Print this page | E-mail this page

Intravenous Pyelogram (IVP)

What is an IVP?

An IVP is a special kind of x-ray that shows urine flow.

Why is an IVP done?

Normally, the kidneys filter waste (urine) from the body. The urine flows down the ureters (small tubes) from the kidneys to the bladder. The bladder is the part of your child's body that stores urine. When it is time for the bladder to empty, the sphincter (muscle) relaxes and the bladder squeezes the urine out.

Once the bladder is empty, the sphincter tightens; the bladder relaxes and starts to refill. The urethra is the tube the urine flows through from the bladder to the outside of the body.

An IVP may be done if your child has:

  • blood in his/her urine
  • flank (side) pain -this may be a sign of kidney stones
  • been in an accident causing an injury to the abdomen or back

Before the IVP:

Your child should drinks lots of water the day before the study. He should not eat anything 4 hours before the study.

What happens during an IVP?

Before the IVP is started, an x-ray may be taken of your child's kidneys, ureters, and bladder. Your child will lie on his/her back during the procedure. A needle will be inserted into a vein in your child's hand or arm so the IVP dye can be put into the vein. X-rays will be taken to watch as the dye moves through the kidneys, ureters, and bladder. Your child may feel warm or have a slightly salty taste in his/her mouth as the dye goes through his/her veins. This feeling does not last long. You child may be asked to pass urine at the end of the test. Another x-ray will then be taken to see if any urine is left in the bladder.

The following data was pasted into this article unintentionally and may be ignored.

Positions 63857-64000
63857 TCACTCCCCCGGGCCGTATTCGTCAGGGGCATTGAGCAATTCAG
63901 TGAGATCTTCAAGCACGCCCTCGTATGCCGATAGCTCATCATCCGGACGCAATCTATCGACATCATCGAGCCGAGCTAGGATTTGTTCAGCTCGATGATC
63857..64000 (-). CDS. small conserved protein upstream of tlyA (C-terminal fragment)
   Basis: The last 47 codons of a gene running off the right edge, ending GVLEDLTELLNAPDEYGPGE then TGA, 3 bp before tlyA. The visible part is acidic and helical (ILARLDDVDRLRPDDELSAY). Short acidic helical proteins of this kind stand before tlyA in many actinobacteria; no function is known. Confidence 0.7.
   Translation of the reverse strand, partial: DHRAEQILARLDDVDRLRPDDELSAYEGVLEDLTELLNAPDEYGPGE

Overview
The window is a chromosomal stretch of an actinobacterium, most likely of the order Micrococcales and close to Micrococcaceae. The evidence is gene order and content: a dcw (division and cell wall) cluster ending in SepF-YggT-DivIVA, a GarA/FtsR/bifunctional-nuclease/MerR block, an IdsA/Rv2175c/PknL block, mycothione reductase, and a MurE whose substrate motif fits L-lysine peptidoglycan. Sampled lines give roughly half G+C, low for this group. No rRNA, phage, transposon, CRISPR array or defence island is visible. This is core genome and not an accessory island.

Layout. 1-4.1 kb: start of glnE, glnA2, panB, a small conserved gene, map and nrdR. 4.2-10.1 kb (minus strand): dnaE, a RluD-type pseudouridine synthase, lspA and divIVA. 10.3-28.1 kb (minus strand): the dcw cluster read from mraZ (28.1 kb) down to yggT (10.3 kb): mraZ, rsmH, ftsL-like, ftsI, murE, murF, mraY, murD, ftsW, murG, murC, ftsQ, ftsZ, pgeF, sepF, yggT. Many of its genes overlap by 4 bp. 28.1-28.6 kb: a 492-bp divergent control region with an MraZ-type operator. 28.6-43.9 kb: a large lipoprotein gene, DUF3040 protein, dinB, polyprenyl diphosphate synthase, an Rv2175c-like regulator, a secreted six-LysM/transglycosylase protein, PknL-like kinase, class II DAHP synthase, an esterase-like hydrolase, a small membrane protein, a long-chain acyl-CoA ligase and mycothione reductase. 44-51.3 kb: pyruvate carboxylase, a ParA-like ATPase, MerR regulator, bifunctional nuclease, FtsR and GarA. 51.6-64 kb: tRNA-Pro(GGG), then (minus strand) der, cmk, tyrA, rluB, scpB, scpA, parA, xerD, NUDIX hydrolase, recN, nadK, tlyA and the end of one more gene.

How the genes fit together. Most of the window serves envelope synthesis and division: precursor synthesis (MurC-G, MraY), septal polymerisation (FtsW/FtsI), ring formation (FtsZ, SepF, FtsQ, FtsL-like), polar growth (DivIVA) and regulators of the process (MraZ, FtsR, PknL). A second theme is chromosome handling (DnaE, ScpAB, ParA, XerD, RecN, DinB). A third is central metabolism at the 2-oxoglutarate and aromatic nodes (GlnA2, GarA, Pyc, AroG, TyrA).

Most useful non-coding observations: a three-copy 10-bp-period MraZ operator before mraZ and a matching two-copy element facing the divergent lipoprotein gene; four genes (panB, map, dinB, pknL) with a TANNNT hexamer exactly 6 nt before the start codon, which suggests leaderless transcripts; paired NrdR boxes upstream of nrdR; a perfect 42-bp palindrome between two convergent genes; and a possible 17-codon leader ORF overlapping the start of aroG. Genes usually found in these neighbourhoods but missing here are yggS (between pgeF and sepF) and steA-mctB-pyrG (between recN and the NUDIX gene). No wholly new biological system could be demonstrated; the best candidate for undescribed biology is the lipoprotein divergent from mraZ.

The test usually takes 45 minutes to 1 hour, but it may take longer if the doctor wants more pictures.

After the IVP:

After all the pictures have been taken your child will be discharged home or taken back to his/her hospital room.

Please call your doctor for a follow-up appointment or if you have any questions.


Disclaimer: This information is not intended to substitute or replace the professional medical advice you receive from your child's physician. The content provided on this page is for informational purposes only, and was not designed to diagnose or treat a health problem or disease. Please consult your child's physician with any questions or concerns you may have regarding a medical condition.

Reviewed: 03/07